Once you have created a basic outline for your eCourse, it is time to work out what content you are going to be delivering as part of your course.
But what format is the best to use in your eCourse?
This comes down to your own personal choice and what feels right for your eCourse and only you can answer that question.
What content are you comfortable in creating?
Everyone will have a different answer to this question. Some people absolutely love jumping in front of a video camera and recording videos, whilst others feel more comfortable in doing a screencast. There is no right or wrong way, just whatever feels authentic to you and will come across the best in your course.
For me, I love creating videos in screencast as I find them really easy to produce and I am not overly comfortable in getting in front of a camera (something that I am working on).
What content works well for what you are delivering?
Depending on the type of content you are teaching will also have an impact on the types of content you are creating.
As an example, if you are only selling a $40 email course, then an email and maybe a few actionable worksheets will be sufficient. However, if you have a signature eCourse that you are selling for $1K to $2K then you will need to have a range of mediums to deliver your content.
Remember that when creating your content, you should keep your audience wants and needs first. You want to make it as easy as you can for your clients to digest your content and remember this might mean going outside of your comfort zone.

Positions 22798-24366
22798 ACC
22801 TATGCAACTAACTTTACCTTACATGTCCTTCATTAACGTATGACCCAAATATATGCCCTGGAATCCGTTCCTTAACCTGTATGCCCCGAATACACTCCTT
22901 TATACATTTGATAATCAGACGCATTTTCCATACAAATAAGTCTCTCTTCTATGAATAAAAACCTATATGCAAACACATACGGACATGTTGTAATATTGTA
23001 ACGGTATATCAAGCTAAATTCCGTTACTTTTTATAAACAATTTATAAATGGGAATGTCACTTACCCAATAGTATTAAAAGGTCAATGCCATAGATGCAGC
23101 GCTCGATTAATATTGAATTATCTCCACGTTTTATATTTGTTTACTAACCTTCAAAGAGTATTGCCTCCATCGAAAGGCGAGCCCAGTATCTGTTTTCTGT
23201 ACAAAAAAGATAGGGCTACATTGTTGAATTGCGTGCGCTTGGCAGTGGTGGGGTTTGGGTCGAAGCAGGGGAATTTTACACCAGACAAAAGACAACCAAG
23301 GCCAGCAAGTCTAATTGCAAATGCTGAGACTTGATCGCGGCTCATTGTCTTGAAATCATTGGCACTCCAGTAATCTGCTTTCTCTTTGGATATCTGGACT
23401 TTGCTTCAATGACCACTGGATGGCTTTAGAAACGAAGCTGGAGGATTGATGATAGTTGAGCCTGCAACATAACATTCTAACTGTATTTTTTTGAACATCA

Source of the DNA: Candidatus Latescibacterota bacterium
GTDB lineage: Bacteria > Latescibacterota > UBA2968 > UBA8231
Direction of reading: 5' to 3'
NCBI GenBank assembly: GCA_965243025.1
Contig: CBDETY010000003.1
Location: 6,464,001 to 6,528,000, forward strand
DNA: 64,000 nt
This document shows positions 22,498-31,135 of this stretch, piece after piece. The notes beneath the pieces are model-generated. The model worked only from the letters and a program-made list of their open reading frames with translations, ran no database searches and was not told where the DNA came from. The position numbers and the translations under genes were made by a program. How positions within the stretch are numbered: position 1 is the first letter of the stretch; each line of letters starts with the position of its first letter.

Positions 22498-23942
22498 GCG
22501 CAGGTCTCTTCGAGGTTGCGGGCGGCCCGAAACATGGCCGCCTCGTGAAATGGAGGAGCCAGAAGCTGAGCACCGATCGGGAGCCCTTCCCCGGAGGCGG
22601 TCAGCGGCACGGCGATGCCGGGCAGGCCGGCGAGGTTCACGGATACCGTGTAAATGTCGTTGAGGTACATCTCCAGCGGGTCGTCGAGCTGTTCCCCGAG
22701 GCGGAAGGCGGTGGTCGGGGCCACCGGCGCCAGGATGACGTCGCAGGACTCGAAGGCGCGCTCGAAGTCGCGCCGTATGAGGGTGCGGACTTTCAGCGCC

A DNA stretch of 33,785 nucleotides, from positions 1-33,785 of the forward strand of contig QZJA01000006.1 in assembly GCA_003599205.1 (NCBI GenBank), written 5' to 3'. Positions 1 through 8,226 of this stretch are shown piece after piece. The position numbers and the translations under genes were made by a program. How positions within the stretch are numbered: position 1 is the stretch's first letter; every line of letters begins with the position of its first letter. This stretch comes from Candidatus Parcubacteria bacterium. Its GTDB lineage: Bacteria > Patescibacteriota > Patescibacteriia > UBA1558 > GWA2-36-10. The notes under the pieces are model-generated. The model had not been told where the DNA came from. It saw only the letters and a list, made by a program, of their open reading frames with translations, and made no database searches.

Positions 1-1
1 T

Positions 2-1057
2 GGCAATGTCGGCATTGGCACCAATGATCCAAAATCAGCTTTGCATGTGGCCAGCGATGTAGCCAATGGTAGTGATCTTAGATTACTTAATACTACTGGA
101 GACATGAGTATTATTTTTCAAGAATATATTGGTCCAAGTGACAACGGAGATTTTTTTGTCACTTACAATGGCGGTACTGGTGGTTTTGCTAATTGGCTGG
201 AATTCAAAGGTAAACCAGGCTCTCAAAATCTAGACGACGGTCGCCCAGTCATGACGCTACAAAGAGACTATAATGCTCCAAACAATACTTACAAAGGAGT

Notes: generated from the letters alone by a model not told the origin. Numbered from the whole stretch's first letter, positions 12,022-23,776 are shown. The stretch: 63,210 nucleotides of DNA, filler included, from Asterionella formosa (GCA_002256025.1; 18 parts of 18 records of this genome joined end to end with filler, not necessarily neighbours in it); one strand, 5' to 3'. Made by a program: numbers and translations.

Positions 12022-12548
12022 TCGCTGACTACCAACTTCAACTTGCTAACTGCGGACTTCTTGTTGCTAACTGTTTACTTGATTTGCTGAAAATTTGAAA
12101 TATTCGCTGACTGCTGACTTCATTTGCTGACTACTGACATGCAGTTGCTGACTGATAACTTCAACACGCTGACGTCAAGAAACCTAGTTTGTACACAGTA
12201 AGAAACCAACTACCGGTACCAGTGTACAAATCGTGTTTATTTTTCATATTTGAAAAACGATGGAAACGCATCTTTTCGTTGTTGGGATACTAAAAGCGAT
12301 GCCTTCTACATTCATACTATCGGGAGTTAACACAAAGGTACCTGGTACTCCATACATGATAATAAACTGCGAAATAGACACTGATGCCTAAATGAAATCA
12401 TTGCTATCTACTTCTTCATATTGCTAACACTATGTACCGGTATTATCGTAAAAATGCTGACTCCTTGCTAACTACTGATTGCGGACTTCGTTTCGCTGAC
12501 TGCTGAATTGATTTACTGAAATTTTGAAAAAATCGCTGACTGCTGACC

Some types of content to think about
Videos are extremely engaging. They convey emotions and help you connect with your audience. That said, they are harder to create and if you aren’t technical in terms of video editing you may need to enlist some external help in creating your videos.
Don’t stress if your videos aren’t perfect, we all need to start somewhere. Even Marie Forleo’s early videos are completely different to how they are produced now. Her videos evolved over time to the really professional and sleek production they are now.
Screencasts are one of our favourite ways, they are great when you are teaching people technology or when they need to see what you are doing on your screen. They are reasonably low cost to produce as well, as you don’t need to worry about lighting or even having to do your hair and make-up 🙂
Screencasts add a bit of fun and interactive feel without the need for a larger production. You still may need a little help with editing, particularly if you say ‘ummm’ a lot. They also mean you can write a basic script without people realising you are reading off a script.
Workbooks are great if you want to create easy to follow and actionable items for people to follow. They are reasonably simple to create and you will probably find you have so much information already ready to turn into workbooks.
The downside of workbooks is they can be quite large so need to be broken into smaller, bitesized chunks.
Webinars are an awesome way to really engage with your clients. These are particularly useful if you have clients going through a program that also has coaching elements in them. You don’t even need to prepare webinars all the time, even a simple Q&A webinar is great to allow your members to ask questions and get real time answers with you.
Plus you can repurpose these into more content to be used at a later date.
Another one of my favourites (who am I kidding, I love all of these methods) but audio is great for when you want to send out quick bite sized info to people where they don’t need to see what you are doing on the screen.
Awesome for those who get a little nervous in front of the camera.
Sometimes we will even create a video and then repurpose into an audio/podcast so people have a choice over what medium they listen to the content in.
If you have created your own course before, what content did you use to deliver your content? And what format did you feel worked the best?